The international justice system is dominated by a narrative of progress whose roots can be traced to the Nuremberg tribunal in 1945. This narrative is premised on the rejection of revenge as a legitimate response to mass atrocity.
Post 9/11 Global War on Terror brings back the question of revenge as a political practice, leading to a growing divide between the narrative of the law and the contemporary zeitgeist, which undermines international justice's relevance to today’s reality.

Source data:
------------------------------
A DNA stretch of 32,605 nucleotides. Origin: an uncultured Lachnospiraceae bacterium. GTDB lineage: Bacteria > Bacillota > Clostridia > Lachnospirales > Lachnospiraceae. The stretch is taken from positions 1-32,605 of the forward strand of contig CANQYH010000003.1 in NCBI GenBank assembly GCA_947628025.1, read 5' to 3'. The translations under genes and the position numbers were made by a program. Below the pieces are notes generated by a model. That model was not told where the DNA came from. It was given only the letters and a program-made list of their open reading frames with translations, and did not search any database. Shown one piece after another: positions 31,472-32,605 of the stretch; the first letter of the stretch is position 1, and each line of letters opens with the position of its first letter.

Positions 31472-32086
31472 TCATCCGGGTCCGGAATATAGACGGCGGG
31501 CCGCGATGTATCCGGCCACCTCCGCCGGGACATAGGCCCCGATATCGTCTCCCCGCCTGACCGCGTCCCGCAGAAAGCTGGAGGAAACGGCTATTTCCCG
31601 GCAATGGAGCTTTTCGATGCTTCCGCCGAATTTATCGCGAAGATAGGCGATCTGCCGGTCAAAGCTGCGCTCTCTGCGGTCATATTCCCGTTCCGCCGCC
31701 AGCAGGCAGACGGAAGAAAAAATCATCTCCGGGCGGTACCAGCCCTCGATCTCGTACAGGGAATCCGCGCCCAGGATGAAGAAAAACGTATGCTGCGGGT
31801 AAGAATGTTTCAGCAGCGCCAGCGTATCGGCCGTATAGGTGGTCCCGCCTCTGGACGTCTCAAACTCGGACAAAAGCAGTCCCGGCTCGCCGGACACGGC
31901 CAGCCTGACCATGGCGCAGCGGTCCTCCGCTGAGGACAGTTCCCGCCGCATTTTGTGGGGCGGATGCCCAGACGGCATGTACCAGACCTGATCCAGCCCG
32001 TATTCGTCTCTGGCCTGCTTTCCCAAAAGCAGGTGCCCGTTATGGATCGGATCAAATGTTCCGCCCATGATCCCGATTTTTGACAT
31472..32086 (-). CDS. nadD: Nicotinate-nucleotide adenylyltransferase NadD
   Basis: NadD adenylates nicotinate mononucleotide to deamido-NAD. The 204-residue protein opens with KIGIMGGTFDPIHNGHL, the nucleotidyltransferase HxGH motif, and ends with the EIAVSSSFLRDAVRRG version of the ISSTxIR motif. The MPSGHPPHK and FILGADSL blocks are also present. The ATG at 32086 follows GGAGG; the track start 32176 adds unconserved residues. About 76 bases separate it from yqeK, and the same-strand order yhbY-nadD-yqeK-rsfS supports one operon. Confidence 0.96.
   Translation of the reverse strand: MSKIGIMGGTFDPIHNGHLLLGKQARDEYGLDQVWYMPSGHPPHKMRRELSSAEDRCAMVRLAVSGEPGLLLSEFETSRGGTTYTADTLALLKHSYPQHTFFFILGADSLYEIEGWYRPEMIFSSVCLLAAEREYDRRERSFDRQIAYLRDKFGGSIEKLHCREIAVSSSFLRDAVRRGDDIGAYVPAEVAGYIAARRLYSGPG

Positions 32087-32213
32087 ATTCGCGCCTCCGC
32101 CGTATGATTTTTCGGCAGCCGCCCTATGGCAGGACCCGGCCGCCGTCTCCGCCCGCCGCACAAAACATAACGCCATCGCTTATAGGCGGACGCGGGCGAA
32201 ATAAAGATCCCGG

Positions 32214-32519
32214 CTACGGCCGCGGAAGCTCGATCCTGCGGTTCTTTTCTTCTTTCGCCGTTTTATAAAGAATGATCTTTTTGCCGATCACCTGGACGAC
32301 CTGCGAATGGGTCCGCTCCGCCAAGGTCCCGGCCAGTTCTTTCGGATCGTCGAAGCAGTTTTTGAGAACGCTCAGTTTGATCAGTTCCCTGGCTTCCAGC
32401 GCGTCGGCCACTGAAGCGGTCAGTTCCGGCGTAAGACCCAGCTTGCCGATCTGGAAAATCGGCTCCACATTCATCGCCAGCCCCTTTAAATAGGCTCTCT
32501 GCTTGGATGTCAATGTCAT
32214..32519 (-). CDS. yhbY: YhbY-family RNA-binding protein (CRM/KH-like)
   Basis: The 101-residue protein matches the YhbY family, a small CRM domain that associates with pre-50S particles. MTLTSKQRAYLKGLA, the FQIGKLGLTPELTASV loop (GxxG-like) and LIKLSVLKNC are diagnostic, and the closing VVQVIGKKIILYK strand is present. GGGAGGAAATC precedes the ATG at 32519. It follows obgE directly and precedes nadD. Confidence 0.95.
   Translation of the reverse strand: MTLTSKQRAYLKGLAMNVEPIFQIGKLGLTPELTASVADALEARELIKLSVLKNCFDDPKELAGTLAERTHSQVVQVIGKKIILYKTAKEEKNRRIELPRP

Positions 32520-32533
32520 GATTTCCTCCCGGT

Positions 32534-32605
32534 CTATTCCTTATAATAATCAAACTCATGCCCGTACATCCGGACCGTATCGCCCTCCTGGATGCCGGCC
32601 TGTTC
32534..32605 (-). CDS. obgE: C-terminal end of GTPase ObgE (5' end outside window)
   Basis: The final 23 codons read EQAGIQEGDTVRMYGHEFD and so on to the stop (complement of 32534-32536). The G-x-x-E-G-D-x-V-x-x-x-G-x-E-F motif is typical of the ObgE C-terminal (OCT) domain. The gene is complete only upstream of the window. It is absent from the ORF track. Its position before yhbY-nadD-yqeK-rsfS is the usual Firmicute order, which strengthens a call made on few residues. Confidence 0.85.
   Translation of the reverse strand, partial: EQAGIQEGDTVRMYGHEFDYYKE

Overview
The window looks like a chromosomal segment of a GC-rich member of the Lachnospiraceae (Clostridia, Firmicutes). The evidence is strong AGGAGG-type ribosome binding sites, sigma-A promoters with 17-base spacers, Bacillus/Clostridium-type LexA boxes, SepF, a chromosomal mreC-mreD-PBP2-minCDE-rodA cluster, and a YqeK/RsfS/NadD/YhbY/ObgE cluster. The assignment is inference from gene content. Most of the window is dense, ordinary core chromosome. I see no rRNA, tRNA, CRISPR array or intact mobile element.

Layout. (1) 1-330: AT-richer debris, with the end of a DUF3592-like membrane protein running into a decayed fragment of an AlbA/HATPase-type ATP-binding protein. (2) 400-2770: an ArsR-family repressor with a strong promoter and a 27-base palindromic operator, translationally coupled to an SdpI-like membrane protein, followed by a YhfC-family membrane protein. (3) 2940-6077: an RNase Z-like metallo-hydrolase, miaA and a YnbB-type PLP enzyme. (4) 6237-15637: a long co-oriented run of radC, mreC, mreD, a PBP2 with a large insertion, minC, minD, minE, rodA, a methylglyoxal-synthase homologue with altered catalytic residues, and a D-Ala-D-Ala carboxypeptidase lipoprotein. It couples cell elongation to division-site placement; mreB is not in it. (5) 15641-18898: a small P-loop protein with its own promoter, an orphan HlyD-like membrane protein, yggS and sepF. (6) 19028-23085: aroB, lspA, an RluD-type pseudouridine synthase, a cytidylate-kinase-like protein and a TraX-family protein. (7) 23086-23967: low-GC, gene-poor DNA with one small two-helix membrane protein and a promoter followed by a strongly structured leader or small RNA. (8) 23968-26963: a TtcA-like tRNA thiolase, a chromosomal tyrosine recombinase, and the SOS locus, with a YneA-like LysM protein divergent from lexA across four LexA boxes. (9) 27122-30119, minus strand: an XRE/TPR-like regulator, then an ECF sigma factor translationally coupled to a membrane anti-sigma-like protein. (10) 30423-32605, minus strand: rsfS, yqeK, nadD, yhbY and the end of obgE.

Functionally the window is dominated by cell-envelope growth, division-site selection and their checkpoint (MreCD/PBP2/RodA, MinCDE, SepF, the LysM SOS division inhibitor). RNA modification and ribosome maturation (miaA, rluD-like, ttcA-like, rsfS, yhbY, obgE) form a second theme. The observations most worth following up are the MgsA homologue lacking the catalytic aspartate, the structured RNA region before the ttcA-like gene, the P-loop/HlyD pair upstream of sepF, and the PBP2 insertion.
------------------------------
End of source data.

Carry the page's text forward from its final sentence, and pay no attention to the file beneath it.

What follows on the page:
The talk examines the schism between the progress narrative of the law and counter-narratives of revenge and retribution in the post 9/11 era. It argues that while the justice system treats revenge as a resolved matter, political practices and cultural outputs suggest that the question is far from settled. The talk offers cultural narratives as a key to bridging this gap between the law and the present state of affairs, by providing alternative imaginations of post-atrocity justice.